AS BEMUSED trainer Robert Smerdon sought legal advice on Thursday night after being charged with acting in a way that was prejudicial to the interests of racing, former AFL player Mark Hunter, who placed the now infamous bet for banned jockey Damien Oliver, has been granted an indemnity.
Steward Rob Montgomery, who chaired the Oliver inquiry, said Hunter was a witness in the case and had been granted concessions for evidence he supplied to the hearing.
''Yes, Hunter had helped us during the course of the inquiry. And he had earned concessions for doing so. After all, it was his information that brought about the Oliver case. However, it is still an ongoing situation,'' he said.
Racing Victoria stewards charged Smerdon for passing on $11,000 in cash to Oliver in October 2010, the proceeds from a bet on a rival horse in a race in which he rode at Moonee Valley that same month.
''I did a favour for a friend, an unquestioned favour,'' Smerdon said. ''I didn't inquire what the money was for, for all I knew it could have been for a lot of reasons. And at the end of the day, it wasn't any of my business. I just passed it on.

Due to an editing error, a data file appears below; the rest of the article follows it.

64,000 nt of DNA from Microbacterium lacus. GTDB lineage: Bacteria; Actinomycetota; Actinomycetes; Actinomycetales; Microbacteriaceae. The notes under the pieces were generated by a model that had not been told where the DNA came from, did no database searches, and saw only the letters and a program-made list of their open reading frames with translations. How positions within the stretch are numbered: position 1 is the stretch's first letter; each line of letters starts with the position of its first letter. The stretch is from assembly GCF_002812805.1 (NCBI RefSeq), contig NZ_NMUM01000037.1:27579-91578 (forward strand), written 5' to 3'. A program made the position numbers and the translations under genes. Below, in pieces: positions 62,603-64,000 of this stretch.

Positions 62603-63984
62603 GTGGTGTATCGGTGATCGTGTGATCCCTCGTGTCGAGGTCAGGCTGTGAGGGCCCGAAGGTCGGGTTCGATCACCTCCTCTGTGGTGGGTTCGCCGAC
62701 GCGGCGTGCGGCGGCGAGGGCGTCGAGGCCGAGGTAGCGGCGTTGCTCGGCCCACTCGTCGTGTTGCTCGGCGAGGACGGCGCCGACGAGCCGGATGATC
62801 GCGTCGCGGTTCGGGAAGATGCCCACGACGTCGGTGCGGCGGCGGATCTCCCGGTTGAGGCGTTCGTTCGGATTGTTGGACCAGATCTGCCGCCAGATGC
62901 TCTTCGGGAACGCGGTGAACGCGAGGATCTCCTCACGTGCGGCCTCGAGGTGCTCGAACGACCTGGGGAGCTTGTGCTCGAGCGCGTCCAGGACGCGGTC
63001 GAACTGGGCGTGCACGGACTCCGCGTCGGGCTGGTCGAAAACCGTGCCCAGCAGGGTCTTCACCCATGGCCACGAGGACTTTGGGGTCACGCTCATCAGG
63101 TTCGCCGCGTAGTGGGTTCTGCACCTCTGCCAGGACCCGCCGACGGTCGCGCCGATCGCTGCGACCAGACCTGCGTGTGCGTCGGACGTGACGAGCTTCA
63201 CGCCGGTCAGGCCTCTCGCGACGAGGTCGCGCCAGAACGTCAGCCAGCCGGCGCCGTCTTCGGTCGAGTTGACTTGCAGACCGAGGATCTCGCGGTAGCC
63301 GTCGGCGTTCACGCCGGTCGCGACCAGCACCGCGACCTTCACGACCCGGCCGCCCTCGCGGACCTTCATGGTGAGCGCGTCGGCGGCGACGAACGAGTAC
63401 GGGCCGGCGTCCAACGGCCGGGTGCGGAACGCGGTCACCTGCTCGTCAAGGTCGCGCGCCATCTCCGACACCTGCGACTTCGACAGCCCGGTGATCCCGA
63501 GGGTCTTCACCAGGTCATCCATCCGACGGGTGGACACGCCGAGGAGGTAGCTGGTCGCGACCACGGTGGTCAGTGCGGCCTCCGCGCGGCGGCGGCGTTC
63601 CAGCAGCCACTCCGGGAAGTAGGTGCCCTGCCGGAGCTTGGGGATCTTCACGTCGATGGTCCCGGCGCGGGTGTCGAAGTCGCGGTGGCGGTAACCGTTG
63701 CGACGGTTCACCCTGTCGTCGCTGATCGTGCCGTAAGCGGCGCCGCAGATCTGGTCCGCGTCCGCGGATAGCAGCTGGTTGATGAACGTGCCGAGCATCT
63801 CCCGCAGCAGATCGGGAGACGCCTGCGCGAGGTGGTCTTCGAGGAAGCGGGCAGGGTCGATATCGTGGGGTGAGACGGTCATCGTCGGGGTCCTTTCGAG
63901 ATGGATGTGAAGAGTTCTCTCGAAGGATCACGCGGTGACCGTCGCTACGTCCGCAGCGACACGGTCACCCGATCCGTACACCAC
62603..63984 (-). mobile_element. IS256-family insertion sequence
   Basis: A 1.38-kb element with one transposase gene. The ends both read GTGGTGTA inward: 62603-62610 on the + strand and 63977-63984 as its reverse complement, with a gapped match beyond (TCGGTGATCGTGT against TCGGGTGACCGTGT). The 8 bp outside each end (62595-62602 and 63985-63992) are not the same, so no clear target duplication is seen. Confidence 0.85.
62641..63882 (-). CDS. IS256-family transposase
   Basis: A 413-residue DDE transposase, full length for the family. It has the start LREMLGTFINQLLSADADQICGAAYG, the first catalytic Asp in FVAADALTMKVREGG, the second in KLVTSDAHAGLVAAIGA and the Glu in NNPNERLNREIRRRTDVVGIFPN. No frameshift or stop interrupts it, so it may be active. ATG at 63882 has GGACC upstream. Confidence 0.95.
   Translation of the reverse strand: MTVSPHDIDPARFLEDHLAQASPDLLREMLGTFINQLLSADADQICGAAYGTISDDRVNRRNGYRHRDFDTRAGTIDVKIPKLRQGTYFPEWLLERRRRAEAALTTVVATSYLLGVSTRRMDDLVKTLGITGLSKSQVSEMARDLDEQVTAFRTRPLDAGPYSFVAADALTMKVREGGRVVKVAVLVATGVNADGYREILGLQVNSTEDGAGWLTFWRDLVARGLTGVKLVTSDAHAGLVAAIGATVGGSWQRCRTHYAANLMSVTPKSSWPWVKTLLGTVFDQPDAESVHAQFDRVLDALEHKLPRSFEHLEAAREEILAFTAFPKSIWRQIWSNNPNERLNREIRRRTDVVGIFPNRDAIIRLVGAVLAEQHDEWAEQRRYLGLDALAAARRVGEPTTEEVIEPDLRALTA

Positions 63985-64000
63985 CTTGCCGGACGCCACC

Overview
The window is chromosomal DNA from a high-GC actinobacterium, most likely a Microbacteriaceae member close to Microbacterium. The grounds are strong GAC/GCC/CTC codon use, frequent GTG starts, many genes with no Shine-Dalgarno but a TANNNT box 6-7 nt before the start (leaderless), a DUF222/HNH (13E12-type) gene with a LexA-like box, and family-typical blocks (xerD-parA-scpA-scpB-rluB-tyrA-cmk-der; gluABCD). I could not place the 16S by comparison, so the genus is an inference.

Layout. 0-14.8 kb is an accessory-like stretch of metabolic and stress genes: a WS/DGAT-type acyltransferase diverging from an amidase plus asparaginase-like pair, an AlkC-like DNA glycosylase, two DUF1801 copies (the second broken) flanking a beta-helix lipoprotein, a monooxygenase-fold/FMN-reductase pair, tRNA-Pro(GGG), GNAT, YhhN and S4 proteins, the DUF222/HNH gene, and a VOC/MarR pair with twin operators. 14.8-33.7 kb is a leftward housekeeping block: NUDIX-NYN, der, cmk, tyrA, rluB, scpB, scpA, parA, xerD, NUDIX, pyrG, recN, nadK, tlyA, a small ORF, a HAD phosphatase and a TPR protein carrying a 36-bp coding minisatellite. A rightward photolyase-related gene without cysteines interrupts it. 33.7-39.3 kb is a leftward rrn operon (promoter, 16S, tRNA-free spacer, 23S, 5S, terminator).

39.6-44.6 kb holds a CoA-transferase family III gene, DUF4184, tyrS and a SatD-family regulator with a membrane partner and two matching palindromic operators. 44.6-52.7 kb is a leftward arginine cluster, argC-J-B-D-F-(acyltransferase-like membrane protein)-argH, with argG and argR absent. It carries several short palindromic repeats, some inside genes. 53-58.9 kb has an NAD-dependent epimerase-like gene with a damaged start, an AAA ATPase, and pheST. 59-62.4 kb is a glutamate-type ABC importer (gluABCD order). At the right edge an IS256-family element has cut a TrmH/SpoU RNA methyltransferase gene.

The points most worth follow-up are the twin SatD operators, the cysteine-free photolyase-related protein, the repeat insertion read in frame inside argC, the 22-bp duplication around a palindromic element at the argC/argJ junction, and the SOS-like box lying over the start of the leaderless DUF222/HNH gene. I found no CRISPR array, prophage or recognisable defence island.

''I can't get my head around how they [stewards] could come up with that charge under those circumstances. I don't think I have harmed the interests of racing. It was a case of a favour for a good friend.''
One of the state's leading trainers, Smerdon said he had been ''overwhelmed'' by support. ''The support has been encouraging. From stable clients to people outside my training business have said that they are supportive of me making a stand,'' he said.
The Victorian Racing Appeals and Disciplinary Board will hear the charge against Smerdon later. The penalties for the charge range from a fine to a ban.
Smerdon told stewards he had arranged with Oliver to pick up the package of cash at his Caulfield home after trackwork.
Stewards contend that Smerdon did not take '' any step to determine the reason, or purpose for the payment from Mr Hunter to Mr Oliver''.
The Oliver betting affair, the disqualification of jockey Danny Nikolic for threatening chief steward Terry Bailey and investigations by stewards into the illegal raceday treatment of horses have left the industry reeling.
Oliver acknowledged the bet, but was allowed to ride through the spring, while the investigation was held over.
He was eventually disqualified from riding for 10 months.
The charge against Smerdon follows a recent $10,000 fine for negligence in allowing his horse Shewan to be treated on race day.